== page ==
This is a delightful fractured fairy tale, in which the three pigs go to Ninja school in preparation for fighting the big bad wolf. As in other versions, the first two pigs aren’t fond of hard work; they jump out of their training early, and they aren’t able to defeat the wolf. But the third pig earns her black belt in karate; her flips and kicks scare the wolf away for good.
We loved the silly dialogue and tongue-in-cheek rhyming text. Recommended for sure!
The Three Pigs, by David Wiesner
This is a version unlike any you’ve seen before. The pictures are phenomenal (the book won the Caldecott medal), but the story is confusing for young listeners.
Things get weird right away when the wolf blows the first pig right out of the story … and into another world that lies somewhere between fairy tales. The book is so out there that it’s a little tough for me to write a review.
I think that older kids will enjoy this version, but I don’t recommend it for preschoolers.
The Three Little Pigs and the Somewhat Bad Wolf, by Mark Teague
I absolutely love Mark Teague’s illustrations, and his pigs are the very best (check out Pigsty and the Poppleton books if you haven’t seen them yet). This is a cheerful version without any scary parts. In the end, the pigs and the wolf become friends.
Tell the Truth, B.B. Wolf! by Judy Sierra
This book struck me as a little off, and I just couldn’t get into it. But it’s definitely an interesting twist on the familiar story. It’s years later, and the wolf is living at a senior center. A librarian calls and asks him to tell his story at the library. When the wolf tries to tell his side (with quite a few fabrications), the other fairy tale animals interrupt him one after the other. “Tell the truth, B.B. Wolf!”
In the end, the wolf apologizes for his past crimes and builds the pigs a piggyback mansion.
Blow Your Nose, Big Bad Wolf, by Steve Smallman
I actually did not read this book to my toddler and preschooler because of the name-calling (the pigs call the wolf “Snot-Face”), but it’s actually a cute fractured fairytale. Even though the wolf’s name is Big Bad, he’s actually very nice; he just has a bad cold. When he comes to the first pig’s door asking for a tissue, he sneezes and accidentally blows the house down. And so it goes, until he climbs down the third pig’s chimney to get a tissue himself.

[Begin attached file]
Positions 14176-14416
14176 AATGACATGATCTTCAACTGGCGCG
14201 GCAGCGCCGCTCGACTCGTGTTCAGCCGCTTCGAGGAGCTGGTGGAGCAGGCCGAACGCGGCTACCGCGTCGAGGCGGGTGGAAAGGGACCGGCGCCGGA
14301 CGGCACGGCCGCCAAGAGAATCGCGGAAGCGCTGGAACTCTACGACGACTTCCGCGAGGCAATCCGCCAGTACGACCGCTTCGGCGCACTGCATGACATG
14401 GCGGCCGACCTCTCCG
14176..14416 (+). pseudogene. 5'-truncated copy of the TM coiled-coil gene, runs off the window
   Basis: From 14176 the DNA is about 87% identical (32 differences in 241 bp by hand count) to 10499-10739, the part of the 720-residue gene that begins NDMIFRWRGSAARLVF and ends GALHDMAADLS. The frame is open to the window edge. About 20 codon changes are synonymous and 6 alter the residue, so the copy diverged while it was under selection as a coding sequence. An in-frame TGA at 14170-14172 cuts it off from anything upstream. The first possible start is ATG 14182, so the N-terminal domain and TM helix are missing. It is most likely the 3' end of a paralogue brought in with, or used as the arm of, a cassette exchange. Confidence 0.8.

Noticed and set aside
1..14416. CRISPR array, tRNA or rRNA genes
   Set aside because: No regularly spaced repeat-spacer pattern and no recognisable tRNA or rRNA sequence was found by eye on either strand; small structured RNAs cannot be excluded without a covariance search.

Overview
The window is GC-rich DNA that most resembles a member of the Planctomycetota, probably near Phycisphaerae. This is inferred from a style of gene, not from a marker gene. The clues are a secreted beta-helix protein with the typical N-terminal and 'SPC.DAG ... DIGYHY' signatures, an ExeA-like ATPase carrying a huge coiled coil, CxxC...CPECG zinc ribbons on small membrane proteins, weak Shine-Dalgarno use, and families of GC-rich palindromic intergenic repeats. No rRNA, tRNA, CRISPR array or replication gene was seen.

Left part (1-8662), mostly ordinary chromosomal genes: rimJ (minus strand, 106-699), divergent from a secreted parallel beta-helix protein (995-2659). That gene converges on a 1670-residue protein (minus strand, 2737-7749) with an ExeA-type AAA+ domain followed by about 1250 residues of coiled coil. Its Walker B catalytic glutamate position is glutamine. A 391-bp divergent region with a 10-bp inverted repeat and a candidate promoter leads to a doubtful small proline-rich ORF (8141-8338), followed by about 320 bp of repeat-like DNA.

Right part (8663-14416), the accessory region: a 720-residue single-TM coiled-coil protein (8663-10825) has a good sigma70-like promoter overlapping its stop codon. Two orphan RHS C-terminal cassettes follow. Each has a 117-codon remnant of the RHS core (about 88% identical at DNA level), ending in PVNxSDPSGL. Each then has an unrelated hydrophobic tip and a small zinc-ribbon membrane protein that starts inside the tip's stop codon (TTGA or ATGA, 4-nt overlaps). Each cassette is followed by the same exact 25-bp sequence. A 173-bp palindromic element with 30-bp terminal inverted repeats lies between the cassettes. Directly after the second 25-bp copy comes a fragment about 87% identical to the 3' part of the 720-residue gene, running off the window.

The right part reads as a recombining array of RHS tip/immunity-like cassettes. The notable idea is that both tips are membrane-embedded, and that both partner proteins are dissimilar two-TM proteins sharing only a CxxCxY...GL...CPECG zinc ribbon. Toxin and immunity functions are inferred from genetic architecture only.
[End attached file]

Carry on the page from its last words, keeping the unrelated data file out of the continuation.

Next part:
The Three Little Tamales, by Eric A. Kimmel
guided reading level: M
This creative version is set in Texas near Mexico. The story is engaging, the illustrations are endearing, and the book even incorporates Spanish vocabulary. A win all around!
Three Little Cajun Pigs, by Mike Artell
I wasn’t sure about this one at first, because I have a really hard time reading books with a Cajun accent. But once I got the hang of it, I started to like it -and my Four loved it!
When the three pigs’ mother kicks them out of their Louisiana home, the pigs build their own houses. But Claude “dat big gator” is always nearby. Definitely worth checking out at the library!
Wait! No Paint! by Bruce Whatley
My first grader loved this book. It begins like a traditional three little pigs story, but trouble arrives when the illustrator spills his juice on the straw house. Things only get worse when he starts to run out of paint, and the pigs are white instead of pink. We like this silly twist on the classic.
The Three Little Pigs, by HarrietZiefert
guided reading level: H
This easy reader is just right for kids reading at about a mid-first grade level. It’s not especially interesting, so I wouldn’t choose it as a read aloud.
The Three Little Pigs, by Paul Galdone
guided reading level: L
This is a vintage tale that tells the story in the traditional way (the wolf eats the first two pigs). At the end, the third pig eats the wolf. If you prefer the classic version of the story, this is a good one to read aloud.
The Three Little Pigs, by Margot Zemach
guided reading level: L
Like Galdone’s version, this is a vintage tale that sticks to the classic version. The illustrations give it a slightly different feel than Galdone’s book, but the two are very similar.
The Three Horrid Little Pigs, by Liz Pichon
This is a fun variation, in which it’s the pigs who are horrid. In fact, their frazzled mother throws them out. “I’ve had enough of you pesky pigs!” The lazy pigs have no desire to build houses, and the first two pigs’ homes are so poorly built that the wolf (a construction worker) politely asks to come in so he might help them rebuild. And the third pig is so lazy he doesn’t build a house at all; he moves into the chicken coop! In the end, the wolf helps the pigs overcome their nastiness and teaches them how to build a strong, sturdy house.
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Build fluency with these familiar tales… including The Three Little Pigs!